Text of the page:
Vitamin D Newsletter
Dangers of Sunscreens
Dr. Cannell: Should I use sunscreens or cosmetics that contain sunscreens?
Dr. Cannell replies:
Hundreds of people have asked me this question. It's important to remember that many cosmetics contain sunscreens. My short answer is: "If you are comfortable drinking sunscreens, then you should feel comfortable putting them on your skin." At least three studies have found that the chemicals commonly used in sunscreens are absorbed through the skin and end up circulating in your blood stream. As they circulate in your blood, they go to your internal organs—where they do whatever those chemicals may do there. Then they are excreted in your urine. If you drink them the same thing would happen. Sunblocks that have old style zinc or titanium oxide as their only active ingredients are not absorbed by the skin. Zinc oxide used to be a gooey paste, now it is emulsified, and may, or may not, be absorbed systemically. It blocks light, just like clothes. I remember a beach in France where a beautiful young woman had carefully applied the old gooey red zinc oxide to her body in the shape of a tiny red bikini. She couldn't sit down because the sand would stick to her. She was naked but you had to look twice (which I did) to see just how naked she was.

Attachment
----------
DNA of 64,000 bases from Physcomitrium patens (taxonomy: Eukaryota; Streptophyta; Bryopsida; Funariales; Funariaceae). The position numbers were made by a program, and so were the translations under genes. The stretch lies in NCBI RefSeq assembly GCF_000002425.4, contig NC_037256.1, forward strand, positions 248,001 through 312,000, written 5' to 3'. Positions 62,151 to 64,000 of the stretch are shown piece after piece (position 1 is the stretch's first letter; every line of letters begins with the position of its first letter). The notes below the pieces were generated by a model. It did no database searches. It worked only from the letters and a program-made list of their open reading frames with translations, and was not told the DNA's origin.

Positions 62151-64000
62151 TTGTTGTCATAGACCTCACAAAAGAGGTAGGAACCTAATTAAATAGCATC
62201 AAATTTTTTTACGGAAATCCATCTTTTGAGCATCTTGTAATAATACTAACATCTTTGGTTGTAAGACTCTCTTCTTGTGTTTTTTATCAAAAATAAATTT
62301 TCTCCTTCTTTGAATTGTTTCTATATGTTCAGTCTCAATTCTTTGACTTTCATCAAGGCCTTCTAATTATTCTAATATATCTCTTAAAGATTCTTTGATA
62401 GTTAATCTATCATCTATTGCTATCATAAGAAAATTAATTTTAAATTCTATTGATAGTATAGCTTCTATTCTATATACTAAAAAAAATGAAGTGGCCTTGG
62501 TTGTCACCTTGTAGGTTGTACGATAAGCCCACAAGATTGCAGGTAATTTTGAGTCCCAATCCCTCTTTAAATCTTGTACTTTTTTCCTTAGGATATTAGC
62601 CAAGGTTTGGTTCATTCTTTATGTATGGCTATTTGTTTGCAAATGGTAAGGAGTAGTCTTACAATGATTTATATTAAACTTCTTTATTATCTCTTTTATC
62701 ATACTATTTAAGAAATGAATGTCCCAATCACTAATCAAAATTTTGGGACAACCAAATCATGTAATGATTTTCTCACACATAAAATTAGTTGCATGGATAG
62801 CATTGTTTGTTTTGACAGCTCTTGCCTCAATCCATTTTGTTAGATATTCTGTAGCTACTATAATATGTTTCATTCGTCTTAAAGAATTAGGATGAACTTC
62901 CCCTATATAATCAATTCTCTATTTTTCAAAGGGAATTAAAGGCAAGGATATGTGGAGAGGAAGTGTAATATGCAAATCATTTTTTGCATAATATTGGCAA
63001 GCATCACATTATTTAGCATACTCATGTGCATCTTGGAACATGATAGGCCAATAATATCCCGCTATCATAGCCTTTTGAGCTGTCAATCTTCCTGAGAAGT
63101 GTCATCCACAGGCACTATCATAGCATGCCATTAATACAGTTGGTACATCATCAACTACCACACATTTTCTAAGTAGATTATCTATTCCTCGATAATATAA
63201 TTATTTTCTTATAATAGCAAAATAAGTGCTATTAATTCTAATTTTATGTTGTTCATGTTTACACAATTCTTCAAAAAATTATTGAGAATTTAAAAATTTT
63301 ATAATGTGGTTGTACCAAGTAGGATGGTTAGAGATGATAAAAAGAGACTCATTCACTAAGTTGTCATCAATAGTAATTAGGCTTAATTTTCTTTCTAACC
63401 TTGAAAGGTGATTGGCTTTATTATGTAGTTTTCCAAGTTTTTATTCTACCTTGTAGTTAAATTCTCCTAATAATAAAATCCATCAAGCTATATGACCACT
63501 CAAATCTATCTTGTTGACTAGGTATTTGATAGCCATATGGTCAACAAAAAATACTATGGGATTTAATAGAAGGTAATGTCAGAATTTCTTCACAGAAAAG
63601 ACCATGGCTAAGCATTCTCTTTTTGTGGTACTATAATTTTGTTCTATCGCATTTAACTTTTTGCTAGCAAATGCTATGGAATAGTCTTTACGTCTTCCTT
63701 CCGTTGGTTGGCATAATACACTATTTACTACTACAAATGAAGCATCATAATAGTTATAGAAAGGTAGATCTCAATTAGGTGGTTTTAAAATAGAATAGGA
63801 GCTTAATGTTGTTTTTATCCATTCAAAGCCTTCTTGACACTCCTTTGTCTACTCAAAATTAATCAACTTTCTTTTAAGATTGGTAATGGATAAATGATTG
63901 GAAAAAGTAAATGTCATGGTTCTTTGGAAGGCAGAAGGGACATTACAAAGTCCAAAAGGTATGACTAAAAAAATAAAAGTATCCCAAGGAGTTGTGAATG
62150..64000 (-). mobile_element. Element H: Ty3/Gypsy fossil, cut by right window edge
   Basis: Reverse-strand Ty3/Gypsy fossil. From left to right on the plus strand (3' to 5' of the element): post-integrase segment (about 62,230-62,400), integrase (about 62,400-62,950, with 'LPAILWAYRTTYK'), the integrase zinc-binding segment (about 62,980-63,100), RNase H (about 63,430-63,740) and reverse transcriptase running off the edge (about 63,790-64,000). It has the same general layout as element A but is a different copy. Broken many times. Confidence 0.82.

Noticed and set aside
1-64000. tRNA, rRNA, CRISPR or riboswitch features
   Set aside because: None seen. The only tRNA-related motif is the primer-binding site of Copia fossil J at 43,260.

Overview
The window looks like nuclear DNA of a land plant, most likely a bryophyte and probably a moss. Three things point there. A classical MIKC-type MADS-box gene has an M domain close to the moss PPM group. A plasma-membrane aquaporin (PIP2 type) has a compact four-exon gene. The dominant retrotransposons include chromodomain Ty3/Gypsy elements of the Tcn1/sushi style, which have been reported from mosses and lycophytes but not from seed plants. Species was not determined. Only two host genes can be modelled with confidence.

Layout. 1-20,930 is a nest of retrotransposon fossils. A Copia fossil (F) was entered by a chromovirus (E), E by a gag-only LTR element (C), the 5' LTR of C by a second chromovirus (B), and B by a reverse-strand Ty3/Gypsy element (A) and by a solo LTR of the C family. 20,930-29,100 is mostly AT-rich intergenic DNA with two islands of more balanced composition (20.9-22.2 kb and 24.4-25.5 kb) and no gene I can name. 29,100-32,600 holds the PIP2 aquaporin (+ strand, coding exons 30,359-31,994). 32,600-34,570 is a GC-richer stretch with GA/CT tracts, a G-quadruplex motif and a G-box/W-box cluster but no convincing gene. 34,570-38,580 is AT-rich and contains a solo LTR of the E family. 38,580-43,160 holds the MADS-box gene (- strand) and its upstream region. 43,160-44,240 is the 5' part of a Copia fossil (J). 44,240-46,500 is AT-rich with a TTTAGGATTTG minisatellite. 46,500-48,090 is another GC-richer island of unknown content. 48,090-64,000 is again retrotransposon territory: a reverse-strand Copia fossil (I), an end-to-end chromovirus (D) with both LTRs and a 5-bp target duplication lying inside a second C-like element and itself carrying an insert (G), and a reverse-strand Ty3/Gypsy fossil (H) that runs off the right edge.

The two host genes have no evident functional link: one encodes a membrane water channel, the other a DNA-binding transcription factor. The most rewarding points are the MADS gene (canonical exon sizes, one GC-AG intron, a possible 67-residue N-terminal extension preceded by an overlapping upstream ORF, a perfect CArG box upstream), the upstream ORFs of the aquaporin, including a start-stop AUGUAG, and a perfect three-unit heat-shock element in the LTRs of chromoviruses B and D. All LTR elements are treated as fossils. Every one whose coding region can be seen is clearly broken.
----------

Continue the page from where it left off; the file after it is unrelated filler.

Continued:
Furthermore, sunscreens facilitate the skin's absorption of pesticides. So, if you want pesticides to be readily absorbed through your skin, circulate in your blood, go to your internal organs, and be excreted in your urine, wear sunscreens. Or, you could take a swig of your Coppertone and chase it with a shot of Deepwoods Off.
Finally, if you think your sunscreen is preventing your skin from turning red just by blocking solar radiation, think again. Sunscreens inhibit an enzyme in your skin that makes nitric acid and one of the functions of nitric acid is to inflame your skin. The inflammation then signals your immune system to start protecting your skin and tells you to get out of the sun. Sunscreens block nitric acid formation, the skin doesn't redden, the immune system isn't notified, you stay longer in the sun, your skin is damaged, and you increase your risk of skin cancer and premature aging.
I call this combination of events—drinking sunscreen and insecticides while blocking your immune system's ability to protect your skin—the "Gilchrest Phenomenon," named after the Chairwoman of Dermatology at Boston University who funds her department with grants from the sunscreen/cosmetic industry.
Page last edited: 07 November 2010